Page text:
Findings support theory that ibs is caused by bacterial overgrowth in the gut
Researchers at Cedars-Sinai Medical Center have found that a nonabsorbable antibiotic – one that stays in the gut – may be an effective long-term treatment for irritable bowel syndrome (IBS), a disease affecting more than an estimated 20 percent of Americans. The findings, which showed that participants benefited from the antibiotic use even after the course of treatment ended, support previously published research identifying small intestine bacterial overgrowth (SIBO) as a possible cause of the disease. The research was presented at the recent American College of Gastroenterologys annual meeting in Honolulu, HI.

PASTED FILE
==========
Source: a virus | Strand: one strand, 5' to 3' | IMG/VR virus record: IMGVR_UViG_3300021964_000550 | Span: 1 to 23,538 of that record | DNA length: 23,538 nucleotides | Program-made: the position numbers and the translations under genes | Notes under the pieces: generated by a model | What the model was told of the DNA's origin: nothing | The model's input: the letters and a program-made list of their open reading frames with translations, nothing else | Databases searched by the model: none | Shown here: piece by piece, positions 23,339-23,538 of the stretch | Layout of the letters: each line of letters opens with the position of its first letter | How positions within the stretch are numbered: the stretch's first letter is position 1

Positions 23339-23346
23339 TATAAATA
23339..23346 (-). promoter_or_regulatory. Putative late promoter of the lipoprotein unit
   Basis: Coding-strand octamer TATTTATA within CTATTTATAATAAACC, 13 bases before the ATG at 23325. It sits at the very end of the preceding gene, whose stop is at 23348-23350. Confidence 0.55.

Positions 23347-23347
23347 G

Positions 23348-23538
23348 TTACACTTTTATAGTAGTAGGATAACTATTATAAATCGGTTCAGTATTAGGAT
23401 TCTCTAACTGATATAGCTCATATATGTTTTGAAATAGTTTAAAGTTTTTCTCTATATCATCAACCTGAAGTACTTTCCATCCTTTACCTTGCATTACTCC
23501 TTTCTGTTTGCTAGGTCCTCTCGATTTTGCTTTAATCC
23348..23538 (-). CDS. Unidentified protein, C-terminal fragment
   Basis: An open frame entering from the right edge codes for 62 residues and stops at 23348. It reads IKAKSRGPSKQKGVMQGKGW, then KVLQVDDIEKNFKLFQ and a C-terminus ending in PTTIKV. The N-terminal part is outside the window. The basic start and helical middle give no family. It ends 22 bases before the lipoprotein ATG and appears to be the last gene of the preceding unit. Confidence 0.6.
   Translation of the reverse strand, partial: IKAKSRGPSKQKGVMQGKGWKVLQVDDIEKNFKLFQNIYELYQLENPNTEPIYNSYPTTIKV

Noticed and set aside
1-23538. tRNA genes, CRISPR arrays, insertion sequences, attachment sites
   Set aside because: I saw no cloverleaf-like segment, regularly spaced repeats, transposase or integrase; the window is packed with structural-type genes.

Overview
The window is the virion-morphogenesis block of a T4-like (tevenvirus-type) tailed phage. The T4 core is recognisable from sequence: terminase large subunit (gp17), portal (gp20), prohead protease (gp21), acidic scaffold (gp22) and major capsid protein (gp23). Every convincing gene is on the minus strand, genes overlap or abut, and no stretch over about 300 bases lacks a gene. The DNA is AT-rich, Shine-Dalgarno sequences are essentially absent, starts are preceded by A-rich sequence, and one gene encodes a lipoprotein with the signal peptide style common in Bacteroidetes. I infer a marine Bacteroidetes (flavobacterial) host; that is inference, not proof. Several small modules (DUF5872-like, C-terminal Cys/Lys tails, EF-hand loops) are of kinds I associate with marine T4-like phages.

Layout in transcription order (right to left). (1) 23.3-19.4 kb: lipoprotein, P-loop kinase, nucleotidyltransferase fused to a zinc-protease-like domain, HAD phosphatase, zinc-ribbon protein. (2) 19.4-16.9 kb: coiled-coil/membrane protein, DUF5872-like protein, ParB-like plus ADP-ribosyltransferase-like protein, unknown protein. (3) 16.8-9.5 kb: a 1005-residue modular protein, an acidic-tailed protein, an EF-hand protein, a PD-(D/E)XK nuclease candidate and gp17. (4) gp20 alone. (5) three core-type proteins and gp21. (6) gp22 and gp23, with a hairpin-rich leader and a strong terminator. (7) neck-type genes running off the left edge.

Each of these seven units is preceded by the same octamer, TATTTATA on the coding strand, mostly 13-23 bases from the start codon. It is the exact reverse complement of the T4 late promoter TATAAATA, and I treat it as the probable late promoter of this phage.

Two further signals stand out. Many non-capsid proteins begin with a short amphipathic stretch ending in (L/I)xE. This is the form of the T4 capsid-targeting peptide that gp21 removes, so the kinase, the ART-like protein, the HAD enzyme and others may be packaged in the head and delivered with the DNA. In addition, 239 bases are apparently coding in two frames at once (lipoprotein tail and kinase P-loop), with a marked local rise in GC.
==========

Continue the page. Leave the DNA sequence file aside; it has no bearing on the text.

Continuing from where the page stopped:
"This study is important as it is the first to show that the use of targeted antibiotics results in a more significant and long-lasting improvement in IBS symptoms," said Mark Pimentel, M.D., first author on the study and director of the GI Motility Program at Cedars-Sinai. "These results clearly show that antibiotics offer a new treatment approach – and a new hope – for people with IBS."
Simi Singer | EurekAlert!
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